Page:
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Established in 1985, the Workplace Safety and Insurance Appeals Tribunal (WSIAT) is the final level of appeal to which workers and employers may bring disputes concerning workplace safety and insurance matters in Ontario. WSIAT has always been separate from and independent of the Workplace Safety and Insurance Board.



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  Decision 2527 18
S. Ryan - E. Tracey - A. Signoroni

  • Causation
  • Infection (lung)

The worker was a cook for a company that provided camp management services, including catering for railway companies at remote work sites. The worker developed pulmonary symptoms in September 2012. He was diagnosed with pulmonary blastomycosis (fungal lung infection), and died the same month. The worker's estate appealed a decision of the Appeals Resolution Officer denying entitlement for the pulmonary blastomycosis.
Blastomyces dermatitidis is endemic to northern Ontario, encompassing all of the work sites at which the worker worked and the location of his home. Pulmonary blastomycosis is contracted by inhalation of bestomyces dermatitidis. The period of incubation for the disease is from three to 15 weeks.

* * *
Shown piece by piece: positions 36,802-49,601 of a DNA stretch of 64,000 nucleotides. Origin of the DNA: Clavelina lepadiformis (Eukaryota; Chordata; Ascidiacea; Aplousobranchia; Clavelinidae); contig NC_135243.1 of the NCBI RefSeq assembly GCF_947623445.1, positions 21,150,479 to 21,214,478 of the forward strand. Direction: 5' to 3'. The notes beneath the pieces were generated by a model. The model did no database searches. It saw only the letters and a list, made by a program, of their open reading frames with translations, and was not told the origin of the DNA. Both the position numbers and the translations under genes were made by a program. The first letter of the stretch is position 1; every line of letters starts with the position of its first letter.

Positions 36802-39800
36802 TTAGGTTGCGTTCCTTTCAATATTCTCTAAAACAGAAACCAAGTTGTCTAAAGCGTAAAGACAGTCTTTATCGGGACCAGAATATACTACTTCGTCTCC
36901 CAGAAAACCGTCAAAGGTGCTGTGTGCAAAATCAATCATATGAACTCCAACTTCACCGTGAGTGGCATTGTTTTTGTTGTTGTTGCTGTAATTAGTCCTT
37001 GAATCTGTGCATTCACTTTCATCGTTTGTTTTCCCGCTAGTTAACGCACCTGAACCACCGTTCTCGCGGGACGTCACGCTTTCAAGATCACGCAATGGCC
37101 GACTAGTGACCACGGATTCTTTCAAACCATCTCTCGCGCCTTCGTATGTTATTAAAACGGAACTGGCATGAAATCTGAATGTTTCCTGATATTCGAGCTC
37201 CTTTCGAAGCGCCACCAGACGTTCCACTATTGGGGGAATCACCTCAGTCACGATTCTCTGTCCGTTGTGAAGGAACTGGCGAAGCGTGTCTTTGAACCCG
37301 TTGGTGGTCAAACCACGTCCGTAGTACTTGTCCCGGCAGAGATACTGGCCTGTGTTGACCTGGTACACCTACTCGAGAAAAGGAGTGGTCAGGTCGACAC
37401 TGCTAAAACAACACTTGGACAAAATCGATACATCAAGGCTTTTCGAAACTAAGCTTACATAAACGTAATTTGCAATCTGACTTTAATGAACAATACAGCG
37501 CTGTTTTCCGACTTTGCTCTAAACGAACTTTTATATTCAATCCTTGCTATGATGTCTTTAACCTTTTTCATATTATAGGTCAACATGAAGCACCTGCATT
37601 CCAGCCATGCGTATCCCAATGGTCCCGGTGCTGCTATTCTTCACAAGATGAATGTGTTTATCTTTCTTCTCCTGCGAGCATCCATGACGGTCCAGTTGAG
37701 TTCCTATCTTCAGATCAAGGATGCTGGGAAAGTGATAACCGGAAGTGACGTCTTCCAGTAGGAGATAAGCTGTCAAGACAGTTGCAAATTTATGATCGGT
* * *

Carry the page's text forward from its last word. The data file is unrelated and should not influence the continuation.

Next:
Most of the worker's duties were carried out in railcars parked on railway tracks. His shifts generally consisted of eight consecutive days at work followed by six consecutive days off work.
The worker likely contracted the disease by inhalation. The fungus is known to exist in moist soil. The worker did most of the cooking outside on a raised platform but he was also involved in some activities on the ground. He could also have inhaled the fungal spore while in the railcars, which were ventilated by open windows and air conditioners. The worker could also have inhaled the fungal spore at home, which was close to a forested area, but the worker did not engage in activities, such as hunting, fishing or gardening.
The Panel adopted a robust and pragmatic approach to the evidence. The worker spent more time at work than at home during the likely incubation period. During the maximum incubation period from April to September 2012, the worker was at work for 101 days and away from work for 61 days. The Panel also considered the minimum incubation period and an average incubation period, and found that the worker was at work far more often than he was away from work.
In the circumstances, the Panel concluded that the worker contracted the pulmonary blastomycosis while at work. The appeal was allowed.